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Baseball memories: There goes mom with her David Wright story again...

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My 5-year-old will not remember seeing David Wright play.

He will be at David’s farewell game on Saturday, along with me and my husband and our older son, and a full stadium of Mets fans. Both boys will wear their #5 jerseys to the game. But neither of our sons will know David Wright the way we knew him – the easy grace with which he played third base, fielding balls hit like bullets and throwing to first like he was passing the salt at the dinner table. They will only know the thrill of a clutch David Wright home run, that fantastic Captain America swing, in the tiny boxes of YouTube video replays.

How to explain, then, that David was always larger than life?

Even as he shrunk in size, like very old people do, his muscles wasting away so that he looked like a skinny 18-year-old rookie in his Port St. Lucie uniform, he was still the Captain.

My 5-year-old won’t remember the game – you know how memory is at age 5. He might remember the way the beer man shouted, or the taste of cotton candy, or the subway ride home. But we shelled out for the tickets anyway, because there are some things we do as a family, and Mets baseball is one of them. He wears #5 on his jersey for his Saturday baseball league, where they don't keep score and everyone wins. One day he'll learn that grown-up life isn't like that, and both life and baseball can break your heart. But for now he has his innocence, and baseball is just fun. And one day he’ll be able to say he was here, for David’s last game. He’ll be able to tell his children. And that might remind him of the days when he played with David's number on his back.


People sometimes ask, “How did you become a Mets fan?” Sometimes Mets fans ask each other this, as if by asking we’ll be able to identify some ancient slight to an old gypsy woman that led to a curse that could somehow be lifted, severing our hearts’ connection to a team that often seems intent devising new ways to hurt us. The answer, though, is more pedestrian. I’m a Mets fan because my husband is a Mets fan; I entered the marriage with a general fondness toward baseball but no strong allegiances. I tolerated, and rolled my eyes in wifely fashion, when he insisted on buying the expanded cable packages in every city we lived in just so we could watch every Mets game. But the nightly rhythms of baseball have a way of weaving into your life, so you think that Gary, Keith and Ron are just background noise on summer nights, and then one night you realize you’re not reading your magazine anymore, you’re breathlessly awaiting the next pitch on a 3-2 count and you know exactly when Keith is going to call for the cheddar or sigh heavily when the infielder bobbles a routine ground ball.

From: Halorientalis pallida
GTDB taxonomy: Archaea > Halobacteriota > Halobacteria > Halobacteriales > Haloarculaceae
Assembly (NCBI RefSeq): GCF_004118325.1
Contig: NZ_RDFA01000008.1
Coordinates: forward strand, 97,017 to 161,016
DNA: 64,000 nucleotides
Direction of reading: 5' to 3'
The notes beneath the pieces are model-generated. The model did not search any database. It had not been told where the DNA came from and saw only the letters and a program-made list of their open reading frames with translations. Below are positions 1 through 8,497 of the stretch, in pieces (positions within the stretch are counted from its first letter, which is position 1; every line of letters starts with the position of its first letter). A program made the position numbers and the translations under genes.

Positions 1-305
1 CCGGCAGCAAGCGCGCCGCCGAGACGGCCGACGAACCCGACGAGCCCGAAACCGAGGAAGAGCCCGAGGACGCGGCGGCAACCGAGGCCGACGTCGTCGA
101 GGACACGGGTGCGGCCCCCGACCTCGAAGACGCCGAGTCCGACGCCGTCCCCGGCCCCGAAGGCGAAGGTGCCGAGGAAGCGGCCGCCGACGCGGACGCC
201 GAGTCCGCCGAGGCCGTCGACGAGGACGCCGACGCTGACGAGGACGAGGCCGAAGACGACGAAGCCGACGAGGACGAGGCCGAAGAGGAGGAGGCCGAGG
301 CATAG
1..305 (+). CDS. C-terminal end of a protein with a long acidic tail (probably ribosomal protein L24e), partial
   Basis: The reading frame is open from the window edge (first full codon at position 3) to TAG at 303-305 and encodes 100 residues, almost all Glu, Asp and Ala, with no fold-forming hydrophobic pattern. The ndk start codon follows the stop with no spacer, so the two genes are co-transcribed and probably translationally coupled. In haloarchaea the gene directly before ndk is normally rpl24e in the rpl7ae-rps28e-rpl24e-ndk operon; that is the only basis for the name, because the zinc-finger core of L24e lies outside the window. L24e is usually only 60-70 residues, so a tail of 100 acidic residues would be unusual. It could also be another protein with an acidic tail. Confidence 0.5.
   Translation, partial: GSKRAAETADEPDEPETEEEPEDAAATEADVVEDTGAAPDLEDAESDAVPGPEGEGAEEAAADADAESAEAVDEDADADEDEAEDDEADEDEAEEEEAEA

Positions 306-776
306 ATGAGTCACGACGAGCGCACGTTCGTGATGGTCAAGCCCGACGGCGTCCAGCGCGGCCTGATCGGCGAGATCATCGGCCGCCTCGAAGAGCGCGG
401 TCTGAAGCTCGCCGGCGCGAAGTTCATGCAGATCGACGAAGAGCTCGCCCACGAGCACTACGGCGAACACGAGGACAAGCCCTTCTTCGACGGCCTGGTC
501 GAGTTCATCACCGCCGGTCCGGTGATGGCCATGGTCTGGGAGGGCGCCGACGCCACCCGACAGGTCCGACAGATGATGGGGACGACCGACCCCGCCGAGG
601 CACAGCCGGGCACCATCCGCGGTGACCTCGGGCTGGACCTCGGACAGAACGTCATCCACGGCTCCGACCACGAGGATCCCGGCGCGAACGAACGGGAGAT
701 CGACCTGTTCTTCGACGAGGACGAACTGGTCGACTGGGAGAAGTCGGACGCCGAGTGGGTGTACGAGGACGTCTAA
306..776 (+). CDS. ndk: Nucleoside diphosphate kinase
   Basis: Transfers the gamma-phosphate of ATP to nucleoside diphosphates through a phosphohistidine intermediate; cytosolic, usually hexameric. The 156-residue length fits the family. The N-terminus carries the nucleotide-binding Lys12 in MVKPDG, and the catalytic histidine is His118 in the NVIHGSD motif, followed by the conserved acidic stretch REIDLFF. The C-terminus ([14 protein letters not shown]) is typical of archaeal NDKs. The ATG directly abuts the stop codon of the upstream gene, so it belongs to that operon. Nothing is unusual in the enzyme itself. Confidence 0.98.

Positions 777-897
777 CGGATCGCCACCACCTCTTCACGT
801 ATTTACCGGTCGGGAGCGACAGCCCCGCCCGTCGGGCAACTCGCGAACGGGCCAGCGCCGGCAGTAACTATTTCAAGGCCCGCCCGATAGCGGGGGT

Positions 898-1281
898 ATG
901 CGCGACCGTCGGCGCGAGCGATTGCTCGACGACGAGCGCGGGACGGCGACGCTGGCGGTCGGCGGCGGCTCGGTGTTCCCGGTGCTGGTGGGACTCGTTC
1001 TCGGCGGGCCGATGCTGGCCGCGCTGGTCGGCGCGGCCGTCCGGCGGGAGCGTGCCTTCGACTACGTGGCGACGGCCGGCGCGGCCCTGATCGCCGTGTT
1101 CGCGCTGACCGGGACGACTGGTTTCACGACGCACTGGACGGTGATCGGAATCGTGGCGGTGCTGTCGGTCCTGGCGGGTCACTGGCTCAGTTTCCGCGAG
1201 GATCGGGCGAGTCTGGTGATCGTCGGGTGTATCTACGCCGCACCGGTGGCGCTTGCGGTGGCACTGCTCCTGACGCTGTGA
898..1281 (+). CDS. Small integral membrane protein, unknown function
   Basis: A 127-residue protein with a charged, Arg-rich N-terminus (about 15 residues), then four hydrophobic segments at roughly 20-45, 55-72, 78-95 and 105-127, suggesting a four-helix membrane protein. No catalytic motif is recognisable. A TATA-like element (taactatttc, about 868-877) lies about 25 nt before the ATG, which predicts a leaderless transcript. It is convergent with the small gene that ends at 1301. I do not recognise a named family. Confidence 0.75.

Then one day someone innocently mentions the Cy Young and you find yourself giving an impassioned presentation, with footnotes, on ERA versus W-L record as a reliable indicator of pitching excellence, and suddenly you realize: This isn’t my husband’s team anymore. This is my team. Not his family’s team, our family’s team.

My sons never met Papa Joe, my husband’s grandfather, but he is the reason we are Mets fans. Papa Joe raised my father-in-law in Brooklyn, and everyone in Brooklyn rooted for the Dodgers, and would never ever root for the Yankees. I imagine if Papa Joe saw our lives now, he might not understand a lot of things: what we do for work (online!), how we worship, even the roles in our marriage or the way we talk to the kids ("positive discipline"? what in tarnation is that?). But he would understand how we root for the Mets. Most things change, but some things don't.